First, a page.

The recently published book Resisting Europe: Practices of Contestation in the Mediterranean Middle East conceptualizes the foreign policies of Europe—defined as the European Union and its member states—toward the states in its immediate southern “neighborhood” as semi-imperial attempts to turn these states into Europe’s southern buffer zone, or borderlands. Within this frame, it examines the diverse modalities by which states in the MENA region reject, resist, challenge, modify, or entirely change European policies and preferences. The book provides rich empirical evidence of these contestation practices in the fields of migration and border control, banking and finance, democracy promotion and telecommunications.
Through this roundtable discussion with contributors to this volume, we aim at unpacking the complex question of when and how MENA states capitalize on their leverage and interdependence in their relationships with Europe and contributes to a more comprehensive understanding of Europe-Middle East relations, while engaging with broader debates on power and interdependence, order and contestation in international relations.
Raffaella A. Del Sarto is Associate Professor of Middle East Studies at the Johns Hopkins University School of Advanced International Studies (SAIS), SAIS Europe in Bologna. She is the author of Borderlands: Europe and the Mediterranean Middle East (forthcoming with Oxford University Press); Israel under Siege: The Politics of Insecurity and the Rise of the Israeli Neo-Revisionist Right (Georgetown University Press, 2017); Contested State Identities and Regional Security in the Euro-Mediterranean Area (Palgrave Macmillan, 2006).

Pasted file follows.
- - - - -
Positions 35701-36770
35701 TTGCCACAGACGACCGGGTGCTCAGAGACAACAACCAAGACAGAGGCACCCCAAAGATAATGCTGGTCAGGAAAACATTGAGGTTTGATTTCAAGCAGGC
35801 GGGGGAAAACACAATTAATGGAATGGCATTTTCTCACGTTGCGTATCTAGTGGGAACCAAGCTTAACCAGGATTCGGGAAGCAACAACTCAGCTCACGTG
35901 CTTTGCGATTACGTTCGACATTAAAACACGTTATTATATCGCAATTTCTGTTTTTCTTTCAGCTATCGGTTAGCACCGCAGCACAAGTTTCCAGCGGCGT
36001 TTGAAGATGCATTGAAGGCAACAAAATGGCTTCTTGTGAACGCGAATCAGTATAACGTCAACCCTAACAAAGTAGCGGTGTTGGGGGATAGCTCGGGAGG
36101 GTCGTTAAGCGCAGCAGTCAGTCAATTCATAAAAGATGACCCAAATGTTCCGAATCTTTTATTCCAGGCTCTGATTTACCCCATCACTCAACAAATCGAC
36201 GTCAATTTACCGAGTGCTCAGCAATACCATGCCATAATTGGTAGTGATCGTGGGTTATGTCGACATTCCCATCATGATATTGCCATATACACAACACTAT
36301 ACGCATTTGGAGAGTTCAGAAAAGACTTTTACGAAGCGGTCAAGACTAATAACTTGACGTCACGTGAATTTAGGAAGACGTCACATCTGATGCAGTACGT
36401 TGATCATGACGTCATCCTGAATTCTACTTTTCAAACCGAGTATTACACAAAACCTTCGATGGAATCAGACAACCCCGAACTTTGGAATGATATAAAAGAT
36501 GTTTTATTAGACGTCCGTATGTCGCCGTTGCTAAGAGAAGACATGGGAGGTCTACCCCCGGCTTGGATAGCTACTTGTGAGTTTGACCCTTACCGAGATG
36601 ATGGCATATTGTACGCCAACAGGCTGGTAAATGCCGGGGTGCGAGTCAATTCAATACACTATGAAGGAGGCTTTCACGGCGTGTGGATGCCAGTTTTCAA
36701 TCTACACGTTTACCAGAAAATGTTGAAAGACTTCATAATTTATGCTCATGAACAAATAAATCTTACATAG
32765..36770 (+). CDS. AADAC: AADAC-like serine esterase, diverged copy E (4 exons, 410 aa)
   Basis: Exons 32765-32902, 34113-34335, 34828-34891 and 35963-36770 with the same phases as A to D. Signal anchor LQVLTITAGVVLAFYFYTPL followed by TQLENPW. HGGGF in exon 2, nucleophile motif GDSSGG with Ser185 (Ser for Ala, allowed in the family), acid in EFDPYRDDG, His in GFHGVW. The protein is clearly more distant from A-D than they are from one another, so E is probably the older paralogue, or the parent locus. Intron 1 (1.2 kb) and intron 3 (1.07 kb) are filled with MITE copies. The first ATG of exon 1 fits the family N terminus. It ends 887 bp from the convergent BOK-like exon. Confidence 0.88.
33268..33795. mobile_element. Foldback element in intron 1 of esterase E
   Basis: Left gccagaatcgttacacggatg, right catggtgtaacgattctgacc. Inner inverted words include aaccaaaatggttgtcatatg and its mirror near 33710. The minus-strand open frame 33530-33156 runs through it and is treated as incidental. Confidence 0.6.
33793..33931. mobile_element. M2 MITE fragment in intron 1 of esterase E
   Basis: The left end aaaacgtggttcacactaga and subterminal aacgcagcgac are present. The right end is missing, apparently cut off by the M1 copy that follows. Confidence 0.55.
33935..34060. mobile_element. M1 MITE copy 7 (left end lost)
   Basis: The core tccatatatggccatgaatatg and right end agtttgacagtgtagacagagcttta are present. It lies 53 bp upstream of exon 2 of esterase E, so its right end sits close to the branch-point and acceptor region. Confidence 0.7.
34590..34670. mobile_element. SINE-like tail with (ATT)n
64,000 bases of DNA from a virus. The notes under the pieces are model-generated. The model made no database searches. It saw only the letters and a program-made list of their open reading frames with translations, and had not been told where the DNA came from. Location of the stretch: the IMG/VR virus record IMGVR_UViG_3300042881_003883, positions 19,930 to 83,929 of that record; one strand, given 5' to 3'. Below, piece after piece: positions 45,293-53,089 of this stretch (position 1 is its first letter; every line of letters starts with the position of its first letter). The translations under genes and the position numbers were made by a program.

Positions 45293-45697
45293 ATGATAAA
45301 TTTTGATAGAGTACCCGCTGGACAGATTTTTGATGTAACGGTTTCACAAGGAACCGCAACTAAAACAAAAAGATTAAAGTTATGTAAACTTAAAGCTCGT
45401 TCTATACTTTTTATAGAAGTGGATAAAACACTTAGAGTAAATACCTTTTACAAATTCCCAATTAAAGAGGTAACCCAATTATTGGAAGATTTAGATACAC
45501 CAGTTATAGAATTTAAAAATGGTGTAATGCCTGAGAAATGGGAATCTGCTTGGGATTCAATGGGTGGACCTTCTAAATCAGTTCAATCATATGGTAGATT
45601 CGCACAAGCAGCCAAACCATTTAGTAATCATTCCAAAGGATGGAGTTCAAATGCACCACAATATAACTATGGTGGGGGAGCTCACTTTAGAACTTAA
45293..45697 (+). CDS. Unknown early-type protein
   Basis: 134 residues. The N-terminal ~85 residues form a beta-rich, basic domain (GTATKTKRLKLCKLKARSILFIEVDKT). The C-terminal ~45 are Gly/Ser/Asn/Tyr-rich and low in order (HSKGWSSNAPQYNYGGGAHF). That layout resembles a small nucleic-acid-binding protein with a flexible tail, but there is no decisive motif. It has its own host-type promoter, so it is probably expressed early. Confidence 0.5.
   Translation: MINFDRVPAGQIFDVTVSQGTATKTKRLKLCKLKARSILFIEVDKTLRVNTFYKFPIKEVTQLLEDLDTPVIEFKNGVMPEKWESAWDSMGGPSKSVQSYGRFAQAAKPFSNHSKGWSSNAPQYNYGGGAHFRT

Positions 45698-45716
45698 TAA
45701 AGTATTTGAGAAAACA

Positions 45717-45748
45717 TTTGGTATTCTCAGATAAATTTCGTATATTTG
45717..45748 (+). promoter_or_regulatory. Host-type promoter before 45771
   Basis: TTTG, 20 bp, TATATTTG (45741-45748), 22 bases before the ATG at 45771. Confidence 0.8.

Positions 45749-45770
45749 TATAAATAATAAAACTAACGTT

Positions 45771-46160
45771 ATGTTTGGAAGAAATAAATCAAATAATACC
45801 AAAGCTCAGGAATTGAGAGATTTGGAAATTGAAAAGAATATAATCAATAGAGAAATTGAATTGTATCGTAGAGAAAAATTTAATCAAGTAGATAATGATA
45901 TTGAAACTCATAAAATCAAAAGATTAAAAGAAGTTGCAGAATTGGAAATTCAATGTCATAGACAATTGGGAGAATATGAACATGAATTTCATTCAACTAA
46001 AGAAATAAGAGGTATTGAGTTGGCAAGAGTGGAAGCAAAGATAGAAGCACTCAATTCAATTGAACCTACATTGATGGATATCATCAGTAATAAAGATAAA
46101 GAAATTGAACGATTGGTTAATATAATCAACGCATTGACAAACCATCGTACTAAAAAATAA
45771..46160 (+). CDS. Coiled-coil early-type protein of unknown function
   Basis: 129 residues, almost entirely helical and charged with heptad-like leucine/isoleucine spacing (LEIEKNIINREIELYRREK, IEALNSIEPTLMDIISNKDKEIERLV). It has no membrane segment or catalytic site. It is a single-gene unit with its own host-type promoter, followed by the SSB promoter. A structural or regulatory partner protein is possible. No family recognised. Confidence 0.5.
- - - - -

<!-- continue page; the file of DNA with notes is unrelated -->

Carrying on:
Tamirace Fakhoury is Associate Professor of Political Science & Global Migration and Refugee Studies at Aalborg University. Her publications include Democracy and Power-Sharing in Stormy Weather: The Case of Lebanon (Springer, 2009); “The European Union’s Engagement in Conflict Processes and Conflict Spillovers: The Case of Lebanon since the Outbreak of the Syrian War,” European Foreign Affairs Review 22, no. 1 (2017); and “Multilevel Governance and Migration Politics in the Arab World: The Case of Syria’s Displacement,” Journal of Ethnic and Migration Studies 45, no. 8 (2019).
Raymond Hinnebusch is Professor of International Relations and Middle East Politics at the University of St Andrews. Among the vast amount of his publications in the fields of Middle East studies and International Relations are his books International Politics of the Middle East (Manchester University Press, 2003; 2015); Syria: Revolution from Above (Routledge, 2004); and After the Arab Uprisings: Between Democratization, Counter- Revolution and State Failure (Routledge, 2016).
Asli Selin Okyay is a Senior Fellow at the Istituto Affari Internazionali (IAI) in Rome. Her publications include “Turkey’s post-2011 Approach to its Syrian Border and its Implications for Domestic Politics,” in International Affairs 93 (4), and (with Jonathan Zaragoza Cristiani) “The Leverage of the Gatekeeper: Power and Interdependence in the Migration Nexus between the European Union and Turkey,” in International Spectator 51(4), 2016.
Simone Tholens is Senior Lecturer in International relations at Cardiff University, Visiting Fellow at the European University Institute/MED Program on a Leverhulme Fellowship, and Associate Fellow at Johns Hopkins University SAIS Europe. Her publications on intervention and contestation include “Winning the post-war: norm localisation and small arms control in Kosovo and Cambodia”, Journal of International Relations and Development 22(15); and “Border management in an era of ‘statebuilding lite’: Security Assistance and Lebanon’s hybrid sovereignty” in International Affairs 93(4).